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How to turn space into time – in the lab
Wouldn’t it be cool if we could turn one dimension of space into an extra dimension of time? We can’t – but we can fake it!
Einstein showed the only difference between space and time is a minus sign. So: make a material where light obeys equations with an extra minus sign!
How? Just take lots of microscopic metal wires and put them in transparent stuff that doesn’t conduct electricity. Line them all up. You’ll get something that conducts electricity like a metal in one direction but not the other two directions!
It’s called a hyperbolic metamaterial. The video explains why.
But why is this like converting a dimension of space into a dimension of time?
Einstein showed that if you have a photon – a particle of light – in a vacuum, it obeys
X² + Y² + Z² – T² = 0
X is the momentum of the light in the x direction
Y is the momentum of the light in the y direction
Z is the momentum of the light in the z direction
T is the momentum of the light in the time direction
(Momentum in the time direction is basically just energy.)
Photons in other stuff obey more complicated equations. In a hyperbolic metamaterial with wires lined up in the z direction, they obey an equation basically like this:
X² + Y² – Z² – T² = 0
So, the z direction is acting like an extra time dimension! And this lets us do very weird things.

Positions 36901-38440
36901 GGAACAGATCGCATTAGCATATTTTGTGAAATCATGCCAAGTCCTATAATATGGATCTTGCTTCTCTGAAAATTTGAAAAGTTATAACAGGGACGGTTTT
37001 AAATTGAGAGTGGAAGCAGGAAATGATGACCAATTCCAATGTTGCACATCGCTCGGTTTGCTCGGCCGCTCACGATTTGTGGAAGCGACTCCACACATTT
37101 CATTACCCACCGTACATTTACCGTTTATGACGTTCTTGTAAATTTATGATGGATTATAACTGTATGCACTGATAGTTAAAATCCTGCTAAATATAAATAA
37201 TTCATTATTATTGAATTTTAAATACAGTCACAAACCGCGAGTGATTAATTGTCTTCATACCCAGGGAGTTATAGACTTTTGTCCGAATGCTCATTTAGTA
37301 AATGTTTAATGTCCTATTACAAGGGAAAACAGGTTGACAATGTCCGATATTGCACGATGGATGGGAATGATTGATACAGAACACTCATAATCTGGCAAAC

A few warnings if you watch the video:
1) A transparent material like glass is called a dielectric, so you’ll see that word a lot.
2) Instead of writing X, Y, and Z for momentum in the x, y and z direction, physicists often write the letter k with a little x, y, or z under it.
3) Particles are also waves! The momentum of a particle in some direction is basically just how many times its wave wiggles per meter in that direction. So, k is also called the wave number.
4) Instead of writing T for the momentum in the time direction, physicists write ω. This is how much the wave wiggles per second, so it’s also called the frequency.
5) When I say ‘basically’, it means I’m leaving out numbers that make things look more complicated, but don’t change the basic idea.
You can learn more about hyperbolic metamaterials here:
• Prashant Shekhar, Jonathan Atkinson and Zubin Jacob, Hyperbolic metamaterials: fundamentals and applications, http://arxiv.org/ftp/arxiv/papers/1401/1401.2453.pdf.
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